The visual journey of Rafal Milach's self-published book Black Sea of Concrete begins with the cover: a front to back, full-bleed photograph of a painted mural of the Black Sea. Although the wall art portrays the warmth of the sea and sky, there's rust bleeding through the cracks in the concrete canvas. The enclosed series of photographs shows the southern Ukrainian coastline, an area frequented by vacationers from around the Soviet Union, and yet, Milach chooses not to present the beautiful seaside view marketed as the Crimean dream.
Though Ukrainian soil is fertile, explains the book's opening statement, the substantial 'crop' of abundance is concrete, strewn in geometric blocks along the coastline. Milach then takes us on a tour of the sombre Soviet-era architecture which makes up the landscape bordering the Black Sea, and shows his subjects in the concrete omnipresence. A lone fisherman framed from inside a seaside building makes him appear trapped in a concrete window. A solitary walker stands on a series of empty concrete bleachers set up to view seaside-swimming contests. A uniformed guard stands authoritatively on a broken concrete pedestal of a communications towers, seemingly protecting the viewer from the sea which waves at his back. Turning through the pages of Black Sea of Concrete, local life is revealed amongst the man-made edifices.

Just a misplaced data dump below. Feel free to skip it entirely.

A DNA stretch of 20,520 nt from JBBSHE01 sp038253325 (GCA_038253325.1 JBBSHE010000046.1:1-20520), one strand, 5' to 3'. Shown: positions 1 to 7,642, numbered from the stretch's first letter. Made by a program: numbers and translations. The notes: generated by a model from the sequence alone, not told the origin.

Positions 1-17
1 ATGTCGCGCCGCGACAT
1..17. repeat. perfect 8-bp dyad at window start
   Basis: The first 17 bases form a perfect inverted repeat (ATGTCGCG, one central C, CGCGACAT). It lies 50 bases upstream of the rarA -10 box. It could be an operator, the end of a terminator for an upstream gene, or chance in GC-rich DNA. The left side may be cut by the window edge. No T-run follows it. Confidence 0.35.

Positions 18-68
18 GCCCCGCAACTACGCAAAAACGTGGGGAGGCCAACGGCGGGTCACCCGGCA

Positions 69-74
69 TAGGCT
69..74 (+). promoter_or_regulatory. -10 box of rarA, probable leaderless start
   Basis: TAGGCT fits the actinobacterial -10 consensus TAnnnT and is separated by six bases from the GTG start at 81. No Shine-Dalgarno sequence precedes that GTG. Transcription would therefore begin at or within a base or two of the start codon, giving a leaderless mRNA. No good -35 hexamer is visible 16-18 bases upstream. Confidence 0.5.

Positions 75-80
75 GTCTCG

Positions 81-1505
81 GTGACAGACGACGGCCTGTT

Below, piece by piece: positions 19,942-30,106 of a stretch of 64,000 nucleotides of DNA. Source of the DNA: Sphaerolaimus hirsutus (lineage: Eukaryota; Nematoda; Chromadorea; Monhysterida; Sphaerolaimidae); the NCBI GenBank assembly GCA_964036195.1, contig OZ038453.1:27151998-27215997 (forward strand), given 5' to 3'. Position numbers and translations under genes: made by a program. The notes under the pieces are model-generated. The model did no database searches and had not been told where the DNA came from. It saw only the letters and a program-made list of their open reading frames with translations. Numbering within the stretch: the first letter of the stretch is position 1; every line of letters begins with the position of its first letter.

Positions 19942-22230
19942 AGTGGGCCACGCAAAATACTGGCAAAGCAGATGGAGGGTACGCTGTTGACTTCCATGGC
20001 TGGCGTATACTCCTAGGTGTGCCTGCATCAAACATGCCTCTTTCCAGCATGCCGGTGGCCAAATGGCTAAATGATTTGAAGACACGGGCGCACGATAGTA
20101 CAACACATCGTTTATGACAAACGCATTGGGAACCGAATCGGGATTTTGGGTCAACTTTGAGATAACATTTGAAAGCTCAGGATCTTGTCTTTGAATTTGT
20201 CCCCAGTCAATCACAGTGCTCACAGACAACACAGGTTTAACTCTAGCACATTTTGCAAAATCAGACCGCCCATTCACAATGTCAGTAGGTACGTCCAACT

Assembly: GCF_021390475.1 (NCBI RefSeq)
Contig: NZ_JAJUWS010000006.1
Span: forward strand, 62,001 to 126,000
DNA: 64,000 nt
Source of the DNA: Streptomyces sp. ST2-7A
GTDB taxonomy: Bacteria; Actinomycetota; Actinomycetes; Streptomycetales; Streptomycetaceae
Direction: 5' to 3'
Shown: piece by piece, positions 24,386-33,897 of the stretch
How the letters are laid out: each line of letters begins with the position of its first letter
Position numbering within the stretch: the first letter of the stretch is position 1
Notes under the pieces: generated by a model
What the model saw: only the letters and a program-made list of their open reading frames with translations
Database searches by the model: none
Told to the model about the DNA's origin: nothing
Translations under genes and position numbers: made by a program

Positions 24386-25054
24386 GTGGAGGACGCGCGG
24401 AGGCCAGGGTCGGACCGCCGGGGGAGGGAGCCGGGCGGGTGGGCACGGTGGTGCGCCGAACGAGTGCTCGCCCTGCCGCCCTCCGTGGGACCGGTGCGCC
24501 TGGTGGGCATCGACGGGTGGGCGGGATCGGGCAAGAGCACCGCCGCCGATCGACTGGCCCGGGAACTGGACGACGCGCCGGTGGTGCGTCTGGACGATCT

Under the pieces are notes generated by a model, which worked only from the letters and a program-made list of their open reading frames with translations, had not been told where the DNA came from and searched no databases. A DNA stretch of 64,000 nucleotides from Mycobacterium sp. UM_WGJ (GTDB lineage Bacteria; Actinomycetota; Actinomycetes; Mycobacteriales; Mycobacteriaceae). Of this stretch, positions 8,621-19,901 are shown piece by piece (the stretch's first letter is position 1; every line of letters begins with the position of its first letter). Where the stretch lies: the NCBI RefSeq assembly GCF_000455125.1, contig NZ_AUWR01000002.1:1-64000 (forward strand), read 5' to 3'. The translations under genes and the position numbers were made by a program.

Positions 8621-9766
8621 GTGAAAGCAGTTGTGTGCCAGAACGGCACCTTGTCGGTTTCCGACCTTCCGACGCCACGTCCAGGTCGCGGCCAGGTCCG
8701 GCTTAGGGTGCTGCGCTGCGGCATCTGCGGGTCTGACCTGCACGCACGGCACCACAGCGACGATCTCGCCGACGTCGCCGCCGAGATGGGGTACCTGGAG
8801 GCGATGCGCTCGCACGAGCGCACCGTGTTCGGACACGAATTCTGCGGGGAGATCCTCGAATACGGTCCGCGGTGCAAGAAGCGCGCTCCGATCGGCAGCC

While the dark blues and blacks in the photographs produce a feeling of weight, the 76-page book is still physically light in the reader's hands. Similarly, Milach's views often place a serious gaze at light-hearted topics, or vice versa, pairing or upending contradictory emotions. The closing image exemplifies the contradiction, showing a rough sea crashing over a crumbling concrete pier. Though it might be a typical emblem of man versus nature, the context of the image adds an additional bitter pill, pointing out the futility of the holiday ideal of domesticated nature.
Black Sea of Concrete is available for sale directly from the artist.